Some feedback would be nice…

I just got two research grant applications rejected this week.

Nothing wrong with that, really, the success rate where I applied is less than 10% so I couldn’t really expect to get the grants.  Still, it annoys me a little bit that the letter I got back is just boiler plate.  “We receive more applications than we can fund, and unfortunately we could not fund yours.”

That doesn’t tell me if I was close to getting funded or lightyears from it.  It certainly doesn’t help me improve on the application if I want to try again.

Some feedback on the applications would really be nice.  If not a full reviewer report, then at least a score or something…

Oh well, I still have one grant application under review, this one for the EU Research Council, and here at least I’ve already gotten a review report back, with scores and everything, and it looks really nice, so I have my fingers crossed…


Not exactly an impressive success rate…

From my own experience I know that it can be hard to get access to data that you would really love to analyse, but I didn’t expect it to be quite this bad, even for data that is required to be available by the journals where the papers describing the data are published:

Empirical study of data sharing by authors publishing in PLoS journals

Savage and Vickers, PLoS ONE 2009


Many journals now require authors share their data with other investigators, either by depositing the data in a public repository or making it freely available upon request. These policies are explicit, but remain largely untested. We sought to determine how well authors comply with such policies by requesting data from authors who had published in one of two journals with clear data sharing policies.

Methods and Findings

We requested data from ten investigators who had published in either PLoS Medicine or PLoS Clinical Trials. All responses were carefully documented. In the event that we were refused data, we reminded authors of the journal’s data sharing guidelines. If we did not receive a response to our initial request, a second request was made. Following the ten requests for raw data, three investigators did not respond, four authors responded and refused to share their data, two email addresses were no longer valid, and one author requested further details. A reminder of PLoS’s explicit requirement that authors share data did not change the reply from the four authors who initially refused. Only one author sent an original data set.


We received only one of ten raw data sets requested. This suggests that journal policies requiring data sharing do not lead to authors making their data sets available to independent investigators.

Getting a 10% success rate, when it should be 100% is pretty bad…


How to schedule your writing like a professional writer

Just read this post at Study Hacks: How to schedule your writing like a professional writer. (hat tip Michael Nielsen).

The most striking observations from this study:

  1. The writers work in the morning. They often start very early in the morning.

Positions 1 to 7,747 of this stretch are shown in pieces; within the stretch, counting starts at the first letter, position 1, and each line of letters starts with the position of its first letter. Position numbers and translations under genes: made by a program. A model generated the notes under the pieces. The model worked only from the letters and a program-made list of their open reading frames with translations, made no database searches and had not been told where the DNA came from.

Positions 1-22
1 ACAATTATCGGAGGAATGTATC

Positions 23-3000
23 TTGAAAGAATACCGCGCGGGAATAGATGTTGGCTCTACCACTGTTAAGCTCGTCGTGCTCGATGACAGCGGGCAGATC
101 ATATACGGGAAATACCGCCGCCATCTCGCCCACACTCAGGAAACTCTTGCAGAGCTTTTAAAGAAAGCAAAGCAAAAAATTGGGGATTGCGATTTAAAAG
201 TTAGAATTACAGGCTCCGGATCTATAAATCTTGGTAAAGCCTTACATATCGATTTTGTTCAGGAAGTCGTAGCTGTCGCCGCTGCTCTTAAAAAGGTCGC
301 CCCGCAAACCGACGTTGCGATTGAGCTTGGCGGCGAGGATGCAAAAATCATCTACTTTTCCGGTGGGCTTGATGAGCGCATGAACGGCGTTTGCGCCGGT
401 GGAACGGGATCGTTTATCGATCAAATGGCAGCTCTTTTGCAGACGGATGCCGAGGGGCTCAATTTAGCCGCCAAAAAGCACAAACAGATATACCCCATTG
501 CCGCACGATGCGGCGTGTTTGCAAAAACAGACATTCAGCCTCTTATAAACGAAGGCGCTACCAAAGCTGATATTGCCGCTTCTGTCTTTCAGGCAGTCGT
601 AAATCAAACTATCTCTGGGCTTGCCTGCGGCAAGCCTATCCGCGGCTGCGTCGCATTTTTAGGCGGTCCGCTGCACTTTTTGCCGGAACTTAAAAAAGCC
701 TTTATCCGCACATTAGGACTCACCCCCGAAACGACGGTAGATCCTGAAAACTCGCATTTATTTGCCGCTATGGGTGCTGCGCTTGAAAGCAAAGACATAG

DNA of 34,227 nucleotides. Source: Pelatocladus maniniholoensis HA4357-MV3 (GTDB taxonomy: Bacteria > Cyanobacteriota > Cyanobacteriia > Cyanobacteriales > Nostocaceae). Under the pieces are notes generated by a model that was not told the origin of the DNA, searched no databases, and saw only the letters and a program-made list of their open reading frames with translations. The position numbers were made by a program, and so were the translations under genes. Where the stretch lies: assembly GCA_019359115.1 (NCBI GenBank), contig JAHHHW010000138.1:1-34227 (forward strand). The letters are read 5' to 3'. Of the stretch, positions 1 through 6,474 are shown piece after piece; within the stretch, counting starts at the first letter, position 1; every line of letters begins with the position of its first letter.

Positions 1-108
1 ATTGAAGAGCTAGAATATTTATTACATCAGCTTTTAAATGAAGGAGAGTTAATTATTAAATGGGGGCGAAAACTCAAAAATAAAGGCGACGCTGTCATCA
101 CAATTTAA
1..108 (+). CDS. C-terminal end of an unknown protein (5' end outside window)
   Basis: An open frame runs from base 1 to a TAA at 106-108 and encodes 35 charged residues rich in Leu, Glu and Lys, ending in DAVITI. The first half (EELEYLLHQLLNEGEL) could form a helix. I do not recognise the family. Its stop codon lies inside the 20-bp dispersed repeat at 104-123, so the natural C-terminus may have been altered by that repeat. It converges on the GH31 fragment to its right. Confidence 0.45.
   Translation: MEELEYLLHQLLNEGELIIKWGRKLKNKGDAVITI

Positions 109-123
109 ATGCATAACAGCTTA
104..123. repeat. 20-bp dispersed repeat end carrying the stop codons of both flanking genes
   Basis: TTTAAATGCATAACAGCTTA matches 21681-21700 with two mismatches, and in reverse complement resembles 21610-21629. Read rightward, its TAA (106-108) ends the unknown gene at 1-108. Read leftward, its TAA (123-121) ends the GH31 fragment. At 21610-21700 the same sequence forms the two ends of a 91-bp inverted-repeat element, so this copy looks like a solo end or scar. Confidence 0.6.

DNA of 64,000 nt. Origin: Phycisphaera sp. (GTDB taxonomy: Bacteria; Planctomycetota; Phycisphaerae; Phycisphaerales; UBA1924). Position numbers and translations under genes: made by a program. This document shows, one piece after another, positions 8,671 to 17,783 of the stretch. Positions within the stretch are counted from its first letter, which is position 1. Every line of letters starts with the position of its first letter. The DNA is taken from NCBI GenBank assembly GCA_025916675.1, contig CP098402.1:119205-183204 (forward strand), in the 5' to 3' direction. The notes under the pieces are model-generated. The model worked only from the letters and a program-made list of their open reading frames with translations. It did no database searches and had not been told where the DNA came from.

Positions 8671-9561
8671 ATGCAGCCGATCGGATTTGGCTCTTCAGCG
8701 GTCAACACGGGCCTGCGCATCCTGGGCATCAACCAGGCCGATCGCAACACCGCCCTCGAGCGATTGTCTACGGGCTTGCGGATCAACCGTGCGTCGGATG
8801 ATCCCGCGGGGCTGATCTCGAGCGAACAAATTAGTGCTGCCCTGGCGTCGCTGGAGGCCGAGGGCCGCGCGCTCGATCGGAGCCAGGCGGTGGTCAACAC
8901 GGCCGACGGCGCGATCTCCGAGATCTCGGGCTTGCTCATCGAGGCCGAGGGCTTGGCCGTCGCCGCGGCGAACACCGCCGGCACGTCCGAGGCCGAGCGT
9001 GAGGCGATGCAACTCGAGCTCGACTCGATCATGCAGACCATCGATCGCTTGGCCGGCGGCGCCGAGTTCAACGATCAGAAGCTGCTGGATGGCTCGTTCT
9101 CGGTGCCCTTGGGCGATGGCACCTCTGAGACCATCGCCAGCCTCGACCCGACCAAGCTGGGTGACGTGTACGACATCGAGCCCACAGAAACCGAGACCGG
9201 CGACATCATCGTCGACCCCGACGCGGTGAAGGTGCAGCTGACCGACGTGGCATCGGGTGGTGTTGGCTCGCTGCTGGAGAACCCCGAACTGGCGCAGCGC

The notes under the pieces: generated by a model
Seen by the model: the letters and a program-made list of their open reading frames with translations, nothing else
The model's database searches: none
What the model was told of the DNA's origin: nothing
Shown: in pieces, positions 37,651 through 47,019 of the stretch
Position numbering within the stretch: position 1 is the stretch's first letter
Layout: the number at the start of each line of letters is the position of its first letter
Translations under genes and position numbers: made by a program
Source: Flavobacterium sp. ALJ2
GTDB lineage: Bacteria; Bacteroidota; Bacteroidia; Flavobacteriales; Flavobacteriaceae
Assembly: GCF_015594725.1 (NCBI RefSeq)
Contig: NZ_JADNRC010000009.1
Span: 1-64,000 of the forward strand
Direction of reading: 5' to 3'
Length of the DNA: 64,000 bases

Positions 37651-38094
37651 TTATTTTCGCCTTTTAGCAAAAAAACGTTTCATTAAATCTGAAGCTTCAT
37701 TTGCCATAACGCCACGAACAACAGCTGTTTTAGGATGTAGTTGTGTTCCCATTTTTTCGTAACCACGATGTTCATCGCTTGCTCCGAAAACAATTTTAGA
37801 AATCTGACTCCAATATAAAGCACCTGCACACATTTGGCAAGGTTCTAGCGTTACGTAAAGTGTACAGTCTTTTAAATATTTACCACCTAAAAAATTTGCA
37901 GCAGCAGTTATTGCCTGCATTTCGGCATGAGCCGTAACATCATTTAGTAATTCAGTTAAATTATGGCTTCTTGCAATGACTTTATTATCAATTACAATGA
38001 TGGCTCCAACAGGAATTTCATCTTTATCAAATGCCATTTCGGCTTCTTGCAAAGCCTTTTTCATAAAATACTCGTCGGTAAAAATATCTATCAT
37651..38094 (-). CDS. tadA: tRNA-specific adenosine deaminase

2. Five out of ten of the writers described a little ritual before starting their morning writing. A surprising number of these rituals focused on The New York Times.
  3. The writers drink coffee. Lots of coffee.
  4. The writers write in isolation. If they didn’t have families they would push this even farther. Many discussed having no e-mail or phone in their workspace. One purposefully used a “shitty old laptop” to avoid temptations like solitaire. Gay Talese rigged his home office so it could only be entered through a separate outside door.

This sounds familiar, actually.

Though I don’t really write that much, I do tend to get some writing done in the morning while having lots of coffee.  Usually when I’m working on a paper, for blogs it is not that essential for me when I write a post, but still the vast majority of my posts are written in the morning.

When it comes to reading on the other hand, there it is really important to me what time of the day I do it.  Some papers are just impossible for me to read after lunch.  That goes for tricky mathy papers and particularly dull papers.  I can read them with no problem in the morning, but once we are past noon I just cannot read more than a line or two before I have to have a break.

Anyway, back to the post above.  It concludes with:

How to Apply this Advice

If you are a student — or an amateur writer or blogger — here are some simple rules for emulating the habits of the professionals:

  1. Spread out work on an assignment over several days. Coming at it fresh increases its quality.
  2. During these days, get up early. Probably earlier than you are used to. Say, around 7 or 8 am. (This means these days will be weekdays, probably early in the week so you can avoid temptations to party the night before).
  3. Have a mini-ritual to jump start the day. It should probably involve coffee. Breakfast. Maybe the morning paper. Don’t take too long.
  4. Go to the most isolated place possible.
  5. To get your mind ready to think, review the last pages you wrote.
  6. Work for two or three hours. Then stop.
  7. Follow this habit regularly. Don’t write during other times. Don’t write in public places. Don’t start writing the day before.

I’m not sure I agree completely with the last point, but the others make a lot of sense to me.


Last week in the blogs

The last two weeks I’ve been busy with writing a grant proposal, so I haven’t had much time to read (much less write) blogs, but here’s a list of the posts that I did have time to read and enjoy…


Human ancestry

Research Life


Space exploration


Last two weeks in the blogs

Due to exams and such, I didn’t put up my list last week, so here you have it for the last two…

Astronomy and cosmology




Intellectual Property


Research Life